Tributes have been paid to the 35 people killed in the Clapham Junction rail crash 30 years on from the tragedy.
Over 400 people were also injured, 70 seriously, after three trains smashed into each other during the morning rush hour.
Mayor of London Sadiq Khan and London Fire Brigade Commissioner Dany Cotton joined survivors and relatives at Spencer Park in Battersea, next to the scene of the crash, to lay wreaths and hold a minute’s silence.
A service was also held at nearby St Mark’s Church, and train drivers’ union Aslef held a separate event at 8.13am – the exact moment the crash happened.
The horrific crash was caused by faulty signalling, which caused a train which had come from Poole to crash into the back of a stationary train, from Basingstoke.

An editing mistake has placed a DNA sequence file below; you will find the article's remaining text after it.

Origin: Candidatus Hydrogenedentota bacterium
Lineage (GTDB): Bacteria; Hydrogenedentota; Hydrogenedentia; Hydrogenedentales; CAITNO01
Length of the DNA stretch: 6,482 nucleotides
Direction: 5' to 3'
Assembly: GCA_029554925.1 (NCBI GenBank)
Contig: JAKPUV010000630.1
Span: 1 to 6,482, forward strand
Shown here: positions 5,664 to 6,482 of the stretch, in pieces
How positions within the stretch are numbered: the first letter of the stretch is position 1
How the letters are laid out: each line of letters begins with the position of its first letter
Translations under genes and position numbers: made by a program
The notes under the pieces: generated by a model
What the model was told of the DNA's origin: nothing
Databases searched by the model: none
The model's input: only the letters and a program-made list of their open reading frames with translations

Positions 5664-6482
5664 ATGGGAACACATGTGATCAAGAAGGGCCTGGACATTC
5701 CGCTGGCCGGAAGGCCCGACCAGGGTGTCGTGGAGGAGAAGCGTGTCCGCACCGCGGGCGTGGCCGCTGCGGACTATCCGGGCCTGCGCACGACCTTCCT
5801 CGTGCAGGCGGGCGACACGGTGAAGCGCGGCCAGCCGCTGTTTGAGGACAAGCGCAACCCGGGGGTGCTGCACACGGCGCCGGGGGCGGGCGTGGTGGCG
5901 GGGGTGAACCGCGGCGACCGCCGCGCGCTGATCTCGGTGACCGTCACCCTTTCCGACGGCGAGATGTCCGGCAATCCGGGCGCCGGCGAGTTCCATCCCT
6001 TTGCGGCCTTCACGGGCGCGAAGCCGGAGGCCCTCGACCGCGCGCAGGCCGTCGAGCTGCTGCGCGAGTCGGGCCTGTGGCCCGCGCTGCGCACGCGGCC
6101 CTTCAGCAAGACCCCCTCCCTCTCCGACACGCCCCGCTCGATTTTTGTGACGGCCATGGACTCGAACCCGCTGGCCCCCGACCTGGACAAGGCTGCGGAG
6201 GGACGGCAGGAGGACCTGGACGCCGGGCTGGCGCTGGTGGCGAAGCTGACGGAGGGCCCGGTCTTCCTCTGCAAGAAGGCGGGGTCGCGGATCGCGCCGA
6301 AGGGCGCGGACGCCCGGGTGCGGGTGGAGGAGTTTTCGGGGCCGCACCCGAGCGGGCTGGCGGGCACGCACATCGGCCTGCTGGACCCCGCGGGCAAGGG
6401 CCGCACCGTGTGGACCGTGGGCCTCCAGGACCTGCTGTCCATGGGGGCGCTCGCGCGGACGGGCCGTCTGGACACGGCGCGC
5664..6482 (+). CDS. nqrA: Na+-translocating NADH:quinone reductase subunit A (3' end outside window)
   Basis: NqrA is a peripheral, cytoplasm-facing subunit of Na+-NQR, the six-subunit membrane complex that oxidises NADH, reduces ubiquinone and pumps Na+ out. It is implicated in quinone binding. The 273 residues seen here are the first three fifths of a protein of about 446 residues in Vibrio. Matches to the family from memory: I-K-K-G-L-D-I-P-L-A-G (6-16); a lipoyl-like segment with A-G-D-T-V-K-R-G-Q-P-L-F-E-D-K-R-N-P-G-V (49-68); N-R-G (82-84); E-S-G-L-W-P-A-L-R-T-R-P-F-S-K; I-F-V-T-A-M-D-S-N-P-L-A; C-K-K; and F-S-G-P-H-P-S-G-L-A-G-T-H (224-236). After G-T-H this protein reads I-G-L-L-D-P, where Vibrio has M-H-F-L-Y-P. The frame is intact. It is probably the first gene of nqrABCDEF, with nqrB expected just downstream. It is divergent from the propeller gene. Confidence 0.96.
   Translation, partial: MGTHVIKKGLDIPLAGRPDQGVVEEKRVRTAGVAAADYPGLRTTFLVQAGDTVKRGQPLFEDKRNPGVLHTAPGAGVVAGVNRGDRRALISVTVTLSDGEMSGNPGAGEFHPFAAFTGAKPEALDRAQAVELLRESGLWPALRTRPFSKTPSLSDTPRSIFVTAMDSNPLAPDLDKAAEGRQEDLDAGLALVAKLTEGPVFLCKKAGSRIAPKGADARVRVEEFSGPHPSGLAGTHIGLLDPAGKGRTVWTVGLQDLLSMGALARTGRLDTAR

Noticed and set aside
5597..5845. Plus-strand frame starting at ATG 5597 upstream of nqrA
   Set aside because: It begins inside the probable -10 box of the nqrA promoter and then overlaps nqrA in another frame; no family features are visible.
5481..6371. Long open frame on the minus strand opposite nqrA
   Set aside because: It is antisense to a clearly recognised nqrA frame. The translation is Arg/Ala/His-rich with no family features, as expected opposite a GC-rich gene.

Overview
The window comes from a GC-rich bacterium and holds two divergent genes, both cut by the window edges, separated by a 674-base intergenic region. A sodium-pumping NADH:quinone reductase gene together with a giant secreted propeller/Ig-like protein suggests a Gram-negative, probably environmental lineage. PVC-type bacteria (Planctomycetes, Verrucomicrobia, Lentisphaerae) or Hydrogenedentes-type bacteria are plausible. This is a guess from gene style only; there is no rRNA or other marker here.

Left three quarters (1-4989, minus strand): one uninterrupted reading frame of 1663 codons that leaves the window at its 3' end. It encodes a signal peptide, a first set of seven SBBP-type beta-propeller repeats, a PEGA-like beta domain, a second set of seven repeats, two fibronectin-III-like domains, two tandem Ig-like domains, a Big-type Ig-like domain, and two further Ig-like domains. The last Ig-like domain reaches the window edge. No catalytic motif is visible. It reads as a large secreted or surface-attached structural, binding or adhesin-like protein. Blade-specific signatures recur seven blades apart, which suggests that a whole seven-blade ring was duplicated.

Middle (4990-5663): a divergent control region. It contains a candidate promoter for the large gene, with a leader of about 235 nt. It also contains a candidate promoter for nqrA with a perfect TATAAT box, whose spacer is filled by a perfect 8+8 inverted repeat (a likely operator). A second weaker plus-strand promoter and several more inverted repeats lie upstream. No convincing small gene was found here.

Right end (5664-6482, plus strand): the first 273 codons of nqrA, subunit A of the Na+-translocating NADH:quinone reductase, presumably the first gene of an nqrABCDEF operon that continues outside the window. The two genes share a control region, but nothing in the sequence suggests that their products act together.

The second train then veered into the path of an oncoming empty train.
Commissioner Cotton was just three months out of firefighter training school when she was called to attend the crash.
She said: “As we mark 30 years since the Clapham train crash, our thoughts remain with all the victims and their loved ones.
“I still remember it like it was yesterday – our first job was getting casualties out of the trains and into the ambulances.
“There were Christmas cards strewn everywhere as people must have been writing their cards on the train.
“It was a tragic incident and all of us who were there remember it and think of the members of the public who lost their lives during that terrible incident.”
British Rail was fined £250,000 for violations of health and safety law in connection with the accident.